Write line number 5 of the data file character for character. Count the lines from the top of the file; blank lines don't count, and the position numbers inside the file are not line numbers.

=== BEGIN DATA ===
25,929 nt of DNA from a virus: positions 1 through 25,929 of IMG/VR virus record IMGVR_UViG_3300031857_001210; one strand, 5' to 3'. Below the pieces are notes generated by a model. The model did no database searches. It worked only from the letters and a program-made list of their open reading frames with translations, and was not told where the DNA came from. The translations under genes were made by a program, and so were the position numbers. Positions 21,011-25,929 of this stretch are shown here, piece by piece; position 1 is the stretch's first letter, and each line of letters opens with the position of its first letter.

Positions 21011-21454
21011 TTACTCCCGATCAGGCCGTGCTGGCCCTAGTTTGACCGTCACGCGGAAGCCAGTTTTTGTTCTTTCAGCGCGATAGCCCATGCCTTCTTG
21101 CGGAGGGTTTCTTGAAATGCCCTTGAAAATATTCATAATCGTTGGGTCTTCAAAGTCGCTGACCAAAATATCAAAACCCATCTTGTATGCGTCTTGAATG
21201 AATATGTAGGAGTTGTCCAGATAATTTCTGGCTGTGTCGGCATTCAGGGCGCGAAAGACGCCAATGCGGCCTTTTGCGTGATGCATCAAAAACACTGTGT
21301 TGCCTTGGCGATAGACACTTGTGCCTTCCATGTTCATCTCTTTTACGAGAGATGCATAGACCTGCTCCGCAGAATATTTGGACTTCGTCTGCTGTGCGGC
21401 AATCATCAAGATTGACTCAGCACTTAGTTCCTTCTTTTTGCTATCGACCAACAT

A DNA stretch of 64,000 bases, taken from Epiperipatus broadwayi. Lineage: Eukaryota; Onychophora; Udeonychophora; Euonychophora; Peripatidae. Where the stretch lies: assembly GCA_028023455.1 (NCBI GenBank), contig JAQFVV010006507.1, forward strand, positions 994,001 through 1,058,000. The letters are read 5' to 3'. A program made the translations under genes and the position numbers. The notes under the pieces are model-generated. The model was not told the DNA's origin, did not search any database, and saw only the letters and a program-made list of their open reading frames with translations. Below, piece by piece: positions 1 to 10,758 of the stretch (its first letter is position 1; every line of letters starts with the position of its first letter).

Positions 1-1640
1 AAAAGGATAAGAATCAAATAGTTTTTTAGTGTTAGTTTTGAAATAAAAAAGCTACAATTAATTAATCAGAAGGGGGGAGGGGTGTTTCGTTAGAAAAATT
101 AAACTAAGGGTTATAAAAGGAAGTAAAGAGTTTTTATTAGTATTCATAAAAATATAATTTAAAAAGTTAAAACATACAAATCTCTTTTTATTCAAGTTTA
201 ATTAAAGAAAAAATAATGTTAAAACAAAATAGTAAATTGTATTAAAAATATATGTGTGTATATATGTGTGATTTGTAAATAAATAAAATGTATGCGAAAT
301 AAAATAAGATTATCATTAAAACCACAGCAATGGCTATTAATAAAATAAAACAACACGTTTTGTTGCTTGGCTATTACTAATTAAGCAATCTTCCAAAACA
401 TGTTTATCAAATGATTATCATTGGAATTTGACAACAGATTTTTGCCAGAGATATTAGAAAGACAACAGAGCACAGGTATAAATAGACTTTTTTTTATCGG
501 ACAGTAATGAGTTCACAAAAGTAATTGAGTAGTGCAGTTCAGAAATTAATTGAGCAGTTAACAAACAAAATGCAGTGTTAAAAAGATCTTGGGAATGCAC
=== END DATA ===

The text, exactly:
21201 AATATGTAGGAGTTGTCCAGATAATTTCTGGCTGTGTCGGCATTCAGGGCGCGAAAGACGCCAATGCGGCCTTTTGCGTGATGCATCAAAAACACTGTGT